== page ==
Sunday, May 4, 2014

Live Free or Die?

The obituary for Gabriel Garcia Marquez mentioned in passing that until the 1990s and the presidency of Bill Clinton, the State Department refused visas to the Mexican author because he had at one time been associated with a Communist organization. Our government believed that one way of defending ourselves against a Soviet takeover of the world was to refuse visas for visiting the US to people associated with Communist organizations. The defense against authoritarianism required limiting freedoms.

Since 9/11 we have, once again, sacrificed liberties for the sake of protecting ourselves against the threat of terrorism. The USA Patriot Act limited some legal protections against government surveillance. Our government has collected massive amounts of data about the phone calls of ordinary citizens and others facts about them. It has kidnapped terrorism suspects and tortured them in hidden prisons in such places as Romania. In more recent years, the Drone War has killed persons, including American citizens, who had not been tried and convicted of serious crimes. The NYC police department instituted systematic surveillance of Muslims and their institutions, at the same time that it began to stop and frisk African-Americans for no other reason than that they were black.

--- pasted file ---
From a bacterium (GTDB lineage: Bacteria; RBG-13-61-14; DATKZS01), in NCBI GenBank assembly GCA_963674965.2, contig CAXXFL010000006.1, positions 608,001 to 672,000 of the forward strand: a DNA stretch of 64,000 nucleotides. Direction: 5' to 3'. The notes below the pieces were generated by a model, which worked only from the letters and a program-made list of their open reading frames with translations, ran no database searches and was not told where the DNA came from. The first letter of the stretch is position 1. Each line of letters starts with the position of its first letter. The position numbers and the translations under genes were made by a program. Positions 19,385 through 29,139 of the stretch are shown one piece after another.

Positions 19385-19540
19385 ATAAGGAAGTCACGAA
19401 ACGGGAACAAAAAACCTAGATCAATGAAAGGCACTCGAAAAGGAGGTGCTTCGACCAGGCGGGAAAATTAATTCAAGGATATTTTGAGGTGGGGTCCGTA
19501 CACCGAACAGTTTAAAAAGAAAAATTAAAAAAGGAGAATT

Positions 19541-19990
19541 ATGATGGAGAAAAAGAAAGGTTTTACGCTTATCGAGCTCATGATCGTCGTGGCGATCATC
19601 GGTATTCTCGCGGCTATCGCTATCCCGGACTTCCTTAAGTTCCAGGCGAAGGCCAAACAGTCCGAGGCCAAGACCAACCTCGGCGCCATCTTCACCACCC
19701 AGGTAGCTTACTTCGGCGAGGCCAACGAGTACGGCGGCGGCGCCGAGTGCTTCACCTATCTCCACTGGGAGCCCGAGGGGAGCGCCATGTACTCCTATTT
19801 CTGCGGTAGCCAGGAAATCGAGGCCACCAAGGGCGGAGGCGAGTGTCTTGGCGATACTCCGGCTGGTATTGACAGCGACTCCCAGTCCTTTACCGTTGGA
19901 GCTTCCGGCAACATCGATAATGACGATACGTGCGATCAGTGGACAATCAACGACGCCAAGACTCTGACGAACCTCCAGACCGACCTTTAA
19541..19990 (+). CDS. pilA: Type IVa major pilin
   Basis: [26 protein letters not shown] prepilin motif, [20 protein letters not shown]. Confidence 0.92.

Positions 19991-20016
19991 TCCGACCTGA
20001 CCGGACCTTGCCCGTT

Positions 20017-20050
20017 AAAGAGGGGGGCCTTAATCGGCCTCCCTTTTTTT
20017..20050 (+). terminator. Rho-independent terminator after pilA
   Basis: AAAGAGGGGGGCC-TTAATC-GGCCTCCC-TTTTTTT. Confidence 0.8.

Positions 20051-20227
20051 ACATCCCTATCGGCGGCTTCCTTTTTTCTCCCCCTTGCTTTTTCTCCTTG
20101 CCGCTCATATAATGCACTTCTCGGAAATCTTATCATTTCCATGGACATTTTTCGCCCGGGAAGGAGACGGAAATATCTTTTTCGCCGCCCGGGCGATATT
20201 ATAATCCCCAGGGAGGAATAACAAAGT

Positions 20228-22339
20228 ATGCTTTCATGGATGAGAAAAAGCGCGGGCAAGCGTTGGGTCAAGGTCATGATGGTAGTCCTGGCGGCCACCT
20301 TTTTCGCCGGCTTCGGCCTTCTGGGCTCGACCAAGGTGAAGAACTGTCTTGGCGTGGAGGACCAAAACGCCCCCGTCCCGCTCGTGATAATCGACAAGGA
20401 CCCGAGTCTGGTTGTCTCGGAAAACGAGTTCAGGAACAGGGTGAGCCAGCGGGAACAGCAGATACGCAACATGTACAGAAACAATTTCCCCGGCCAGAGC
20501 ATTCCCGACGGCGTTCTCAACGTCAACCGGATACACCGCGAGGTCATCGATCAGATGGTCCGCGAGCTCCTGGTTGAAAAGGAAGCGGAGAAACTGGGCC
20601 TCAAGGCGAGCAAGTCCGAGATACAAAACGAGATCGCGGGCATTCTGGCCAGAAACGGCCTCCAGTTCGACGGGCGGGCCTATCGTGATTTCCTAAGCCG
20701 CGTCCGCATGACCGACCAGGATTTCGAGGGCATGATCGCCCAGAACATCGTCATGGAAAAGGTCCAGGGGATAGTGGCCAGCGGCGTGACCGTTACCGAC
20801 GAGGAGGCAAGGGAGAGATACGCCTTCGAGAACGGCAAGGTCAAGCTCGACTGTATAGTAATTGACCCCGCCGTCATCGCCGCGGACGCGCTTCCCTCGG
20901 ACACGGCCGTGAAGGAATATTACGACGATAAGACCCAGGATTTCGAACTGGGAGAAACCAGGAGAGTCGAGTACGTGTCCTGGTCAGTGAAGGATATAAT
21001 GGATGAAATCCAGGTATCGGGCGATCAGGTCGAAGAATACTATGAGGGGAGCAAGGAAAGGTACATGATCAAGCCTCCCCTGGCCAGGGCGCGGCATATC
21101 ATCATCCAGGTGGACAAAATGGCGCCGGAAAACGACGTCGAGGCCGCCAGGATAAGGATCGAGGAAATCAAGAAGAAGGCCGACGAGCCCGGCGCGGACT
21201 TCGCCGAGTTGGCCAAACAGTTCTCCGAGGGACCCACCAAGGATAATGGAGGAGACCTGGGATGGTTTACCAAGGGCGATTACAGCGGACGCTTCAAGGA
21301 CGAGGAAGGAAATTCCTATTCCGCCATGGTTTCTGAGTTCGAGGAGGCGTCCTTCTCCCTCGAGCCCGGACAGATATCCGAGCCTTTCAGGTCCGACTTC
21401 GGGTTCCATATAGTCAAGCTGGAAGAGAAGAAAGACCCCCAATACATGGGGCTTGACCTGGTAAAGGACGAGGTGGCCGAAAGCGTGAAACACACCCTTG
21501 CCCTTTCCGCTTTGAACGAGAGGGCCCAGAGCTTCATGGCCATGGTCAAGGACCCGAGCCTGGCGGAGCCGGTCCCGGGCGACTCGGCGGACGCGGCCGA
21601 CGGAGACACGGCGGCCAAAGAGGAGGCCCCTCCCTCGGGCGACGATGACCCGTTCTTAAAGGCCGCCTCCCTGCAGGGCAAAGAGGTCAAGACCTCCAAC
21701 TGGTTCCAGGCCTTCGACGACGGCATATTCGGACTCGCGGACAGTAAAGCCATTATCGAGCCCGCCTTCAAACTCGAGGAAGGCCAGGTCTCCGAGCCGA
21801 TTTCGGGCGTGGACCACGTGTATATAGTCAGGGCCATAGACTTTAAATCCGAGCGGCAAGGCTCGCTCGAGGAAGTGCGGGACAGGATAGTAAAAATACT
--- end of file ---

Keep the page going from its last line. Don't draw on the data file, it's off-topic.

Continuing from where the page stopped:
According to the Pew Trust surveys,  a large majority of Americans preferred increased government surveillance and reduction of civil liberties to greater susceptibility to terrorist attacks.

Whatever we may put on our license plates—those of the state of New Hampshire carry the legend “Live Free or Die”--the majority of Americans would rather live than die protecting their freedoms.

In the face of greater danger of lethal assaults, we are willing to compromise our liberties. “Live Free or Die” is for license plates only.

The horror of 9/11 was not only that thousands died but that most of them had no choice whether to live or die. Even those who did make that choice—the fire fighters and others who came to help—did not choose to die for our liberties and traditional institutions.

That choice however does confront the government officials from legislators to intelligence officials engaging systematically in illegal surveillance. They all choose life over freedom. So do most of the rest of us.

Not all Americans agree. The mostly Black young men and women of the Student Non-Violent Organizing Committee who began in the late 1950s into the 1960s to integrate lunch counters and who tried to register Black citizens as voters were not deterred when some of their number were murdered.

They were genuine heroes who, unlike the rest of us, were willing to pay the ultimate price of freedom. Most of us are not that brave.